|Publication number||US5215527 A|
|Application number||US 07/805,780|
|Publication date||Jun 1, 1993|
|Filing date||Dec 12, 1991|
|Priority date||Dec 12, 1991|
|Also published as||DE69229713D1, DE69229713T2, EP0547463A1, EP0547463B1|
|Publication number||07805780, 805780, US 5215527 A, US 5215527A, US-A-5215527, US5215527 A, US5215527A|
|Inventors||Richard W. Beck, Charles W. Daugherty, Steven H. Mersch|
|Original Assignee||Becton, Dickinson And Company|
|Export Citation||BiBTeX, EndNote, RefMan|
|Patent Citations (9), Referenced by (117), Classifications (12), Legal Events (4)|
|External Links: USPTO, USPTO Assignment, Espacenet|
This invention relates to a catheter introducer assembly for infusing a desired medication into the body of a patient. More particularly, this invention relates to such a catheter intoducer assembly wherein the introducer is a thin-walled but comparatively rigid tubular structure for receiving through the lumen thereof a catheter. The catheter, as a result of the support of the introducer, is of very flexible soft material. Both the catheter and the introducer are comprised of a material, such as a polyurethane, which softens and swells during exposure to body fluids. The material may be hydrophilic. As a result, the assembly, when introduced through the skin of a patient, and when exposed to body fluids, both the introducer and the catheter soften to alleviate any trauma and/or pain to the patient during insertion and subsequent infusion.
More particularly, the introducer is considerably shorter than the catheter so that the front end of the catheter extends outwardly from the front end of the introducer. The catheter includes, in the part which extends from the front end of the introducer, a plurality of openings for infusing liquids into the patient. These openings are of a dimension which allows infusion of liquids under pressure, but which prevents return flow of blood. Therefore, the assembly may be inserted through the skin of a patient and into place for infusion, but liquid infusion may be intermittent without any return blood flow when infusion is not taking place.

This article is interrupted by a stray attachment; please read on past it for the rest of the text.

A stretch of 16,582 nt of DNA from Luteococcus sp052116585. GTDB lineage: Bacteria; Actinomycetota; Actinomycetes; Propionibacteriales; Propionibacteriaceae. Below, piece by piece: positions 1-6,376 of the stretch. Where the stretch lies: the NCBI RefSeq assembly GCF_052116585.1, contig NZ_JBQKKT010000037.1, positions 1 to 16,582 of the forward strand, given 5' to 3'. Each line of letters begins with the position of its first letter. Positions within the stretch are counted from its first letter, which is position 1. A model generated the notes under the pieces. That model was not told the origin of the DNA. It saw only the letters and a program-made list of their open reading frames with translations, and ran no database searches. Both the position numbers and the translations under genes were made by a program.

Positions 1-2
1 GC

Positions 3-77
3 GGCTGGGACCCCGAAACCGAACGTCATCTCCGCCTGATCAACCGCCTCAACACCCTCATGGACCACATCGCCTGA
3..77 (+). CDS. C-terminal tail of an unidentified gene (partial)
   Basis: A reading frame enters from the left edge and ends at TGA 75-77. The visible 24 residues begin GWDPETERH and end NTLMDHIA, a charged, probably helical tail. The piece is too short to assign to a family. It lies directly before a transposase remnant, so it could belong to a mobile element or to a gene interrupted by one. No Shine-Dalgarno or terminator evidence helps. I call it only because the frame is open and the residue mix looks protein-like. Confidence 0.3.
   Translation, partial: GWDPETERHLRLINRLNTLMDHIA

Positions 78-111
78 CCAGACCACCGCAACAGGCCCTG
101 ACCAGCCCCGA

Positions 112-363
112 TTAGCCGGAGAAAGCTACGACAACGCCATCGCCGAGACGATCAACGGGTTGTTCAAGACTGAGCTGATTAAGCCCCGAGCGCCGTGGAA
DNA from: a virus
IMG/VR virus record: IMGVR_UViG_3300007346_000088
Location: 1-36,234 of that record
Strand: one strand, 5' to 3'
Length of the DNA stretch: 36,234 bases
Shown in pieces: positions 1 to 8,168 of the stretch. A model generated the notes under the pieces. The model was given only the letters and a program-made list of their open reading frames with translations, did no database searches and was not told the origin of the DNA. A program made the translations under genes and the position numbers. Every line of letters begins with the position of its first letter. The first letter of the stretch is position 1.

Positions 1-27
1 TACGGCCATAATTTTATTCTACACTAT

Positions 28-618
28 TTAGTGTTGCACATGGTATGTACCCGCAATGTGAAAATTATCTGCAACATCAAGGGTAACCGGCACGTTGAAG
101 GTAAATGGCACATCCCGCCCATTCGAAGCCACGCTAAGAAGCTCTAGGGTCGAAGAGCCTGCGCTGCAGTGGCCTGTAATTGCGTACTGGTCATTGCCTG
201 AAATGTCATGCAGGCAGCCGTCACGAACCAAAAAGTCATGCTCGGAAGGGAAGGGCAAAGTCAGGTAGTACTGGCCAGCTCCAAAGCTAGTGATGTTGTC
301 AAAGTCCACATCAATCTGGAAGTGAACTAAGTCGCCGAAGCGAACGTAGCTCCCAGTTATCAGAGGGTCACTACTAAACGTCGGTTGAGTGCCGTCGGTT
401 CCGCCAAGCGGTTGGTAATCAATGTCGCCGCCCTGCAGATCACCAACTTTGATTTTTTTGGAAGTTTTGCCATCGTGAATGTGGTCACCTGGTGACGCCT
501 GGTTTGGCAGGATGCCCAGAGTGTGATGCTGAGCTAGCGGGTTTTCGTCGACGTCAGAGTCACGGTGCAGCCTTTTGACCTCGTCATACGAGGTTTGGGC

The dimensions of the fluid infusion holes through the walls of the front end of the catheter is within the range of between about 0.0005 and 0.005 inches. This allows for discontinuous fluid injection without any return flow. Moreover, the distal or front end of the catheter is rounded to reduce trauma during insertion. Thus, with the combination of the very thin-walled very soft introducer which softens and swells upon exposure to body fluids, and the catheter distal end being comprised of an even thinner-walled material because it is supported by the introducer, and with the front end of the catheter being rounded or having a blunt end, there is a substantial reduction in trauma and/or discomfort to a patient during insertion and during the time when the assembly remains inserted in the patient.
The catheter, moreover, contains an additive so that the infusion holes may be drilled with a laser in a material having sufficient laser absorption characteristics to vaporize under the effect of a laser beam. For more detail involving this procedure, reference is made to U.S. application Ser. No. 350,960, filed, May 11, 1989, which is hereby incorporated by reference in its entirety.
In the past, arrangements have been provided for preventing backflow of body fluids in a catheter assembly. Representative of such structures is taught in U.S. Pat. No. 4,883,461 in which an assembly, with a deliberate return valve, is constructed to prevent backflow. However, the assembly depends upon the movement of the valve and under blood coagulating conditions, this may fail on certain occasions. At any rate, the actual structure described and claimed in U.S. Pat. No. 4,883,461 is arranged to allow body fluid flow for withdrawing body fluids from a patient.
A further patent with an insertion catheter device is that of U.S. Pat. No. 5,009,636 wherein a dual lumen catheter apparatus is provided with multiple openings in the distal end thereof. However, this device is specifically arranged to have openings which receive body fluid for withdrawing from the body as well as inserting body fluid into the body to provide a circulation feature for treating blood and returning it to the body. U.S. Pat. No. 4,976,697 teaches an assembly for allowing insertion of a catheter into the body and allowing placement for intermittent administration of fluids to the patient. In that structure, an obturator assembly is provided for deliberately occluding the catheter when administration is not taking place. The arrangement includes a feed structure for allowing intermittent opening and occlusion of the lumen of the catheter which remains in place.